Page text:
The first time we saw a hummingbird in the "wild" (read: backyard), we were absolutely amazed at how such a teeny bird could even exist, let alone visit an everyday outdoor space. These itty-bitty jewel-like creatures are a joy to spot in the garden. So, how can we make sure hummingbirds make a return appearance?
The short answer: Sugar. Unlike other birds, which feed on seeds, hummingbirds love nectar. (Here's another fun fact for you: Hummingbirds can live in pretty much any environment, having been spotted in places like Alaska and Arizona.) To make your own hummingbird nectar, boil one-cup sugar and four cups of water. Then, add the nectar to a bird feeder or make your own by watching the video below.
We've long heard that hummingbirds are attracted to the color red. Turns out, they're attracted to all bright colors, which the birds "see" as possible food sources. So, the more bold blooms in your garden, the better. This might be a great time to start on container gardening, where you can instantly add pops of color into the garden without having to wait for a plant to grow and blossom.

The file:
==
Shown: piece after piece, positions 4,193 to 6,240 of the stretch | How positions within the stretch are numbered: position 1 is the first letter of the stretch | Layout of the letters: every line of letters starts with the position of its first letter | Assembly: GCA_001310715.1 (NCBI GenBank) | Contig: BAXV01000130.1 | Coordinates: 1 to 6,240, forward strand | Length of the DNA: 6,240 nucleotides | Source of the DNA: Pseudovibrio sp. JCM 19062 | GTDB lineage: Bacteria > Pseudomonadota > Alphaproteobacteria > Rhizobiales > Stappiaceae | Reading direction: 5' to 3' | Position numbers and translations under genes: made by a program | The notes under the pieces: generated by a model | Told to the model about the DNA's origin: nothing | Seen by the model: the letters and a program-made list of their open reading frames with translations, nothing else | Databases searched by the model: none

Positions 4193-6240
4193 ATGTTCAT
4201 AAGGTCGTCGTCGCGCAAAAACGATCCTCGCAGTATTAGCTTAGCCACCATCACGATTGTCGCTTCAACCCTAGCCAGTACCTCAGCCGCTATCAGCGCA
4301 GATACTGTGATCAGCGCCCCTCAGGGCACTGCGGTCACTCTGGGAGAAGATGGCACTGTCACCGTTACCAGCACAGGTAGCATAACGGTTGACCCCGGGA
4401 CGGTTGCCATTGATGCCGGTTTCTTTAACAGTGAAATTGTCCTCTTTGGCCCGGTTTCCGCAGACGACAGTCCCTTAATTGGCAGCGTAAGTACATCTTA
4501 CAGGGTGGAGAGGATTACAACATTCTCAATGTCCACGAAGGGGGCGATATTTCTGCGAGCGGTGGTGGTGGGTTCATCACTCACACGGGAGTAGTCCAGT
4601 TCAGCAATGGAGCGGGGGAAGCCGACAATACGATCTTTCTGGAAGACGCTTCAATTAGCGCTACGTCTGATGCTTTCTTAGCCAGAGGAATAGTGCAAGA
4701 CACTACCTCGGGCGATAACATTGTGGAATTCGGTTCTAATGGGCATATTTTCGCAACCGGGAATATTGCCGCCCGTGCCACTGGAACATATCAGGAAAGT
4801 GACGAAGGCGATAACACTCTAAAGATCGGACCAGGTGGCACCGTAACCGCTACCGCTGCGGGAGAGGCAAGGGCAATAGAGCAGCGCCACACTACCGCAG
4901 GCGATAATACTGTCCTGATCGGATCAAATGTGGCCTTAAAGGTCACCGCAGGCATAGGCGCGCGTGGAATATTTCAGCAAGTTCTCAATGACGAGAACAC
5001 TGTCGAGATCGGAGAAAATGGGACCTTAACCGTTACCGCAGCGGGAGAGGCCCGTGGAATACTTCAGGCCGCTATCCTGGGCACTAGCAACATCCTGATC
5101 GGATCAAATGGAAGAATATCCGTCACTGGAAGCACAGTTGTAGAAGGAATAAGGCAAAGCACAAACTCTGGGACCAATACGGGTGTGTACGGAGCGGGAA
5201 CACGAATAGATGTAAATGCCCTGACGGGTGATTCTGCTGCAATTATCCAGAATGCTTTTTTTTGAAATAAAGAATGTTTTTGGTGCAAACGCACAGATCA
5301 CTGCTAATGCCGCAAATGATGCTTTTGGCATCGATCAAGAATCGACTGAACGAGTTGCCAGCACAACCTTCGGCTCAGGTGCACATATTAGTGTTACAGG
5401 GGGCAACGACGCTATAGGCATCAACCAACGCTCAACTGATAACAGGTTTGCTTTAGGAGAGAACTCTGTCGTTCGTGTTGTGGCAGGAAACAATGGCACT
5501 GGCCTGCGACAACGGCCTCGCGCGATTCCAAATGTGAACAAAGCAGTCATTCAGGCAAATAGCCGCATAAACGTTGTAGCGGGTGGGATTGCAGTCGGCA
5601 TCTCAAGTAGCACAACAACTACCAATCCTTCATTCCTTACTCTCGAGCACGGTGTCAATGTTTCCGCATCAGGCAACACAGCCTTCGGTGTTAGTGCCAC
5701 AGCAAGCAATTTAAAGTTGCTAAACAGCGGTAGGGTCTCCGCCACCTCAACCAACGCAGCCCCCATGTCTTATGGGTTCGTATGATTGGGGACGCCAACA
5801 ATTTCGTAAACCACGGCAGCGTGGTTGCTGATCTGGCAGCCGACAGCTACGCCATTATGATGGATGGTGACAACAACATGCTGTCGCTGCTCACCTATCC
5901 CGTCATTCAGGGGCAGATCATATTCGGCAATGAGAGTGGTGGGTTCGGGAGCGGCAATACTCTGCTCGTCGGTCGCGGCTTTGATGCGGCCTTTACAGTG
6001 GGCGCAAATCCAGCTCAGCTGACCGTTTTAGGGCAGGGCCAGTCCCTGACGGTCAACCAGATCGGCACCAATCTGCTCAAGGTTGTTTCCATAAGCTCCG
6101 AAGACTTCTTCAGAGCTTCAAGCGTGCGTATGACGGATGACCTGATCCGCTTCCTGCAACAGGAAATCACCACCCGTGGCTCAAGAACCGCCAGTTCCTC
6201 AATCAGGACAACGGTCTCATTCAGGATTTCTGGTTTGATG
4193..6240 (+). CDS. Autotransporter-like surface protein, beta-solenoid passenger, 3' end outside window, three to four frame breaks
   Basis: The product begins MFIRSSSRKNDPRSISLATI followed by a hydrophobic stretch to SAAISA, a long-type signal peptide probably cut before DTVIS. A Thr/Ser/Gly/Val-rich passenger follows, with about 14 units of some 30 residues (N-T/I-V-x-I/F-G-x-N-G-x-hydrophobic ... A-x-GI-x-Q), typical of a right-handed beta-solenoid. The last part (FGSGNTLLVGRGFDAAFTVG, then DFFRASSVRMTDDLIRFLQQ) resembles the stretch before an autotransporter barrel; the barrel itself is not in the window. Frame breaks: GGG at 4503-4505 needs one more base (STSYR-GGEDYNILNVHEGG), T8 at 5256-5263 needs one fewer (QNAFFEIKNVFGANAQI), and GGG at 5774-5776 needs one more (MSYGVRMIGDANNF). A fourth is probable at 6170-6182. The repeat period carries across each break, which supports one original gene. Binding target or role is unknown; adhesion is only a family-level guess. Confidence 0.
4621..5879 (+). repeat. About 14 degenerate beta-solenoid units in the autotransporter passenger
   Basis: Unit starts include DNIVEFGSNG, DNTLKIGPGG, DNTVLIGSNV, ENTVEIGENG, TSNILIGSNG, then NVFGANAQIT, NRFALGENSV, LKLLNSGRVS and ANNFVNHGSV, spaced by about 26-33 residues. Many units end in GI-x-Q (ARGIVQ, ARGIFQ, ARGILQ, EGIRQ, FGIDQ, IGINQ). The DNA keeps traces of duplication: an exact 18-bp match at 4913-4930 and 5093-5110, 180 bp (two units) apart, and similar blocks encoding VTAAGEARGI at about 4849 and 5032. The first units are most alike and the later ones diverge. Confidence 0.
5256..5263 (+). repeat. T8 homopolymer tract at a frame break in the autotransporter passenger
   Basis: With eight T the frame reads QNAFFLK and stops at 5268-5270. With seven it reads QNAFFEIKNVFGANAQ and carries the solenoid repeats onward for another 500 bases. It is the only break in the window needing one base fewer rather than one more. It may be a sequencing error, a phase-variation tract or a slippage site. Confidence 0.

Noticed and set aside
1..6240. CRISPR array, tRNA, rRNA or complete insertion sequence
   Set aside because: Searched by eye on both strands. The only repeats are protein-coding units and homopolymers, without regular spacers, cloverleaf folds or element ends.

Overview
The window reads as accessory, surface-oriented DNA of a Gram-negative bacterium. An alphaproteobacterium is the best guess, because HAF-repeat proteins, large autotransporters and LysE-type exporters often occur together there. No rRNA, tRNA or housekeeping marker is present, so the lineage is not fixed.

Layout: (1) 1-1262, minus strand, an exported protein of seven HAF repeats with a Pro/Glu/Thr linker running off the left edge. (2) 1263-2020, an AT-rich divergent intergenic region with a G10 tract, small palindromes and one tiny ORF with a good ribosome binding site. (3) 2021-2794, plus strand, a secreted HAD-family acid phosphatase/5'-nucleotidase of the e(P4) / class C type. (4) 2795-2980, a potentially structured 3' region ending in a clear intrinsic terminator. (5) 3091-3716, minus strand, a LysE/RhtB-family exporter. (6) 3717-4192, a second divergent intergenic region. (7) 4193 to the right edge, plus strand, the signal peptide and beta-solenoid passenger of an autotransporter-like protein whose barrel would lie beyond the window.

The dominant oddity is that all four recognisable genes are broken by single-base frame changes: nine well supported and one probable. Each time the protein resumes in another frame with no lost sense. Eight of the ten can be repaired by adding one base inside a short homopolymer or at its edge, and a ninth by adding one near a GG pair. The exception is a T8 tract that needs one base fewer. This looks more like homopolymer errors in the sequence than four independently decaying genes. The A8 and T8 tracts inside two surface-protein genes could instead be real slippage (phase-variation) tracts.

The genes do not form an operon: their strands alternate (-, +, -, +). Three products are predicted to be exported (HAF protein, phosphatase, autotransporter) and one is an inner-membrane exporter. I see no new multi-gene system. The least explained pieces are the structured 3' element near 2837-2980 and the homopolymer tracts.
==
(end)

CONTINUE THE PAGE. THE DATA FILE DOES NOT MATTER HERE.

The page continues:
And to really get hummingbirds to stop in your yard, make sure that you have plenty of water sources (fountains are great) and shade, where hummingbirds like to rest. Also, the more your spread out your blooms/hummingbird food sources, the better. These delicate birds may not look it, but they're very territorial and aggressive when it comes to other hummingbirds invading their space.
With these tips, you'll soon see a few new little friends in your garden. Already have them? Let us know in the comments how you attracted the birds to your garden!